Wednesday, October 6, 2021https://kuc.org/wp-content/uploads/joy-17.jpg
Katie Snipes Lancaster
Likewise the spirit helps us in our weakness;
for we do not know how to pray as we ought,
but that very spirit intercedes with sighs too deep for words.
A Look at Joy
The things we do to distract ourselves from grief by imitating joy—drinking to forget, impulsive shopping, Netflix binging, one-night stands—these self-medicating actions are only a shallow approximation of joy, or counterfeit joys, because they attempt to sidestep, rather than enter into, the pain and grief of life. But the concept of joy connotes something beyond merely existing or surviving. Joy carries with it the connotation of living fully—and in order to live fully, we have to live in our pain. Karl Barth writes, “Joy is an intensification, strengthening, deepening, and elevation of the whole awareness of life which as such is necessarily more than joy”—with the implication that joy also opens us to grief.
Through scripture, joy takes as its starting point—and does not shy away from acknowledging—the reality of suffering and injustice in the world. In light of life’s futility and finitude, the book of Ecclesiastes finds meaning in the simple enjoyment of everyday gifts; the New Testament reframes joy in light of the lordship of Jesus, the hope of which transforms our experience of the present. Scripture makes space for complexity of emotion, and so must we.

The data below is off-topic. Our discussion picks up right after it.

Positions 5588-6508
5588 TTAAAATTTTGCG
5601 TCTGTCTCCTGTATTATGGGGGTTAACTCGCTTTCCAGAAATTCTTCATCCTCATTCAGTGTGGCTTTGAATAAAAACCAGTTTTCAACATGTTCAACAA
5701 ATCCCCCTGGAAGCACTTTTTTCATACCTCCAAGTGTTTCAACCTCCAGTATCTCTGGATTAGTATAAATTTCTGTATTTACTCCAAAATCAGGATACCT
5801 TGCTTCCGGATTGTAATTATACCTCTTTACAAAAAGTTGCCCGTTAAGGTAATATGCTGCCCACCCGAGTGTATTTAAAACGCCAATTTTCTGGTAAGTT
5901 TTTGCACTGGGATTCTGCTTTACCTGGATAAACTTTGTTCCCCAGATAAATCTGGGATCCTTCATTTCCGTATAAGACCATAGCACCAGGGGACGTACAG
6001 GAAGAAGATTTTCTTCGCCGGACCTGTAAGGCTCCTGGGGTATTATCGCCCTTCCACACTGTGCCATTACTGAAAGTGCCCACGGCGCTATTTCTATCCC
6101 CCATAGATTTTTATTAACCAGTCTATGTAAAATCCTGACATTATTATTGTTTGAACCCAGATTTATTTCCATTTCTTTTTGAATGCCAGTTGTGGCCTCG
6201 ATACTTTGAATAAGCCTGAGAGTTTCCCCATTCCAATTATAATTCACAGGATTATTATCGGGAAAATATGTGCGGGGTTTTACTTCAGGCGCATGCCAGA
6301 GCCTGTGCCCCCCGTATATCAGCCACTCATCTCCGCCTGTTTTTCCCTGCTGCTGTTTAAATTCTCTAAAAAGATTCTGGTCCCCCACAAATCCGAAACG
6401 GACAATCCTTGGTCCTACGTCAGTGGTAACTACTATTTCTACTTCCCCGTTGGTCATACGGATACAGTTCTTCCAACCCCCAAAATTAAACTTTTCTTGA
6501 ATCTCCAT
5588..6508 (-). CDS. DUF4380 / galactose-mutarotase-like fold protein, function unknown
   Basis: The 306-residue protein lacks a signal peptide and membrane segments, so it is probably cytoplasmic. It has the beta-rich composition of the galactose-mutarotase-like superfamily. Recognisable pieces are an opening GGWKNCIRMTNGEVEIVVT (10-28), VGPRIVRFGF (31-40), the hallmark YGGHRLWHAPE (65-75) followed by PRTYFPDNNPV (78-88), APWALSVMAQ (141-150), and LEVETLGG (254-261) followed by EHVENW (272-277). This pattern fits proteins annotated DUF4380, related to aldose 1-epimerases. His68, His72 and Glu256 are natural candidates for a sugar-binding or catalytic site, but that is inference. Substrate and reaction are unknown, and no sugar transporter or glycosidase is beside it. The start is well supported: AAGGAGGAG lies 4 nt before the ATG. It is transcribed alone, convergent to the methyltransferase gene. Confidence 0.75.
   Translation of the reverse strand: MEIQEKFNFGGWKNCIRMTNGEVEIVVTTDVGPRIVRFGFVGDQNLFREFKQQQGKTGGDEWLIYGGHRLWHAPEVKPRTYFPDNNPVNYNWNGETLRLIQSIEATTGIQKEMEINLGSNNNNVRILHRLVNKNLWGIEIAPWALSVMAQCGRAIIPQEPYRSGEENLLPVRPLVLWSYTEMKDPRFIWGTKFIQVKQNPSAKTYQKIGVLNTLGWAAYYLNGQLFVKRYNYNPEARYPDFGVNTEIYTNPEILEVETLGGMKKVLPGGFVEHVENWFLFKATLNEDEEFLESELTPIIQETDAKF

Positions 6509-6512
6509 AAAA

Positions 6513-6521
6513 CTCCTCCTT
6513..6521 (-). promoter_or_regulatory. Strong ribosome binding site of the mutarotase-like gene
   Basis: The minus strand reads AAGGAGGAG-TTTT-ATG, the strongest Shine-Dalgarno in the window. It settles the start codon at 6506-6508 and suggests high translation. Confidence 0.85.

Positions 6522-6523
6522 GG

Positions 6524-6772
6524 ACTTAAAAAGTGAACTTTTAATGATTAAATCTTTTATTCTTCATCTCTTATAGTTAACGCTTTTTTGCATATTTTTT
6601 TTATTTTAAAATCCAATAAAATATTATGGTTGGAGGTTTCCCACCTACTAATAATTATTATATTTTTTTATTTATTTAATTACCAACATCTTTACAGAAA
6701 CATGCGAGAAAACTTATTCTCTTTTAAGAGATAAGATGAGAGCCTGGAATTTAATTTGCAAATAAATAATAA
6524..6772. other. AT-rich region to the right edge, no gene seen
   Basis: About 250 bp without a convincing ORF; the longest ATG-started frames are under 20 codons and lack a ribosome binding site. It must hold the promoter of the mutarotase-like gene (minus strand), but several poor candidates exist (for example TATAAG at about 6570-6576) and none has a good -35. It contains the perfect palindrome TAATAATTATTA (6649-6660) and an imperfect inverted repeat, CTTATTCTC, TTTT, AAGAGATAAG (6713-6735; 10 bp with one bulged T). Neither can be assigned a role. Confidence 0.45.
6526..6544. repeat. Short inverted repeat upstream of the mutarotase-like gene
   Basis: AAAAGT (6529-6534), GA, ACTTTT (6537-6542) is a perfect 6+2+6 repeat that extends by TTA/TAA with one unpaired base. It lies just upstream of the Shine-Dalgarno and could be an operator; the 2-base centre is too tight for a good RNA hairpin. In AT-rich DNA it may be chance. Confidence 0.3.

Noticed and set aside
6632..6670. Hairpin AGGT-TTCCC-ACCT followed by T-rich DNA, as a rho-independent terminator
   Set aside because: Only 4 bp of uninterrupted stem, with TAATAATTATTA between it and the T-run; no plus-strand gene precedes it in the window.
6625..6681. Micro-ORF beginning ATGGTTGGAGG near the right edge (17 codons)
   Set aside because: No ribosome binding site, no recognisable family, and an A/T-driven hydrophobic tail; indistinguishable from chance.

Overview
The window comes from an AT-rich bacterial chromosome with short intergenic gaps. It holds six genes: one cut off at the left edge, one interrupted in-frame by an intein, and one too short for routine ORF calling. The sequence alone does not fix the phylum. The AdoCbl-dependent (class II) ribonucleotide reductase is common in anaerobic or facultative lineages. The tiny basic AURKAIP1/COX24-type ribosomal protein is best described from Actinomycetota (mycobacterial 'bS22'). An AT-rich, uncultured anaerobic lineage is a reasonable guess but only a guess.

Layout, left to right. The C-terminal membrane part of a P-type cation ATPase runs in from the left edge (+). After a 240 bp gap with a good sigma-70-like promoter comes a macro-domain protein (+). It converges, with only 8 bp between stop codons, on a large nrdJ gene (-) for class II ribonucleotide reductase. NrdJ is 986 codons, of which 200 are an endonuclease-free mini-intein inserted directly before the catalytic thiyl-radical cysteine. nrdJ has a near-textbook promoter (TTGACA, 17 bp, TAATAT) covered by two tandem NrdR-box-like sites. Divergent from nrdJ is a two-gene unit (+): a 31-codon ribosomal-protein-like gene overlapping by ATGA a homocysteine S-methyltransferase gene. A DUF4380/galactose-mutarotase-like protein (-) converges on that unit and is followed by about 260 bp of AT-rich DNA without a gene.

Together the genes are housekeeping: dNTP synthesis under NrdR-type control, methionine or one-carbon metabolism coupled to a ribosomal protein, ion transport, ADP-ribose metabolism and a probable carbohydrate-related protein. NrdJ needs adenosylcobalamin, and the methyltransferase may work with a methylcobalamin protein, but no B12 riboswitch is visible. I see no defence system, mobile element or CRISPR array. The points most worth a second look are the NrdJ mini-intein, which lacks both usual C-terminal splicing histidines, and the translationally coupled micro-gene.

Justin E. Crisp says it well: “Joy is neither an ideological opiate serving to placate and pacify the dispossessed”—overly eschatological—”nor a sentiment as fragile as garden—variety happiness”—overly existential…. Joy roots us firmly in the present moment while also reminding us that the present is being, and will be, transformed by the resurrection of Christ. Joy enables us to receive the gifts of God with gratitude, while also inviting us to long for redemption. Joy helps us lament injustice, while also giving us hope to carry on.
(Excerpted from “Finding Joy in an Unjust World” by Lauren Calvin Cooke, The Journal of Youth Ministry, Spring 2019).
God, you speak to us and through us
with sighs too deep for words.
You know our counterfeit joys
and our authentic hope
and embodied delight.
Be with us today as we seek
to deepen our awareness
of our own embodied longings,
and help us to see your divine spark within.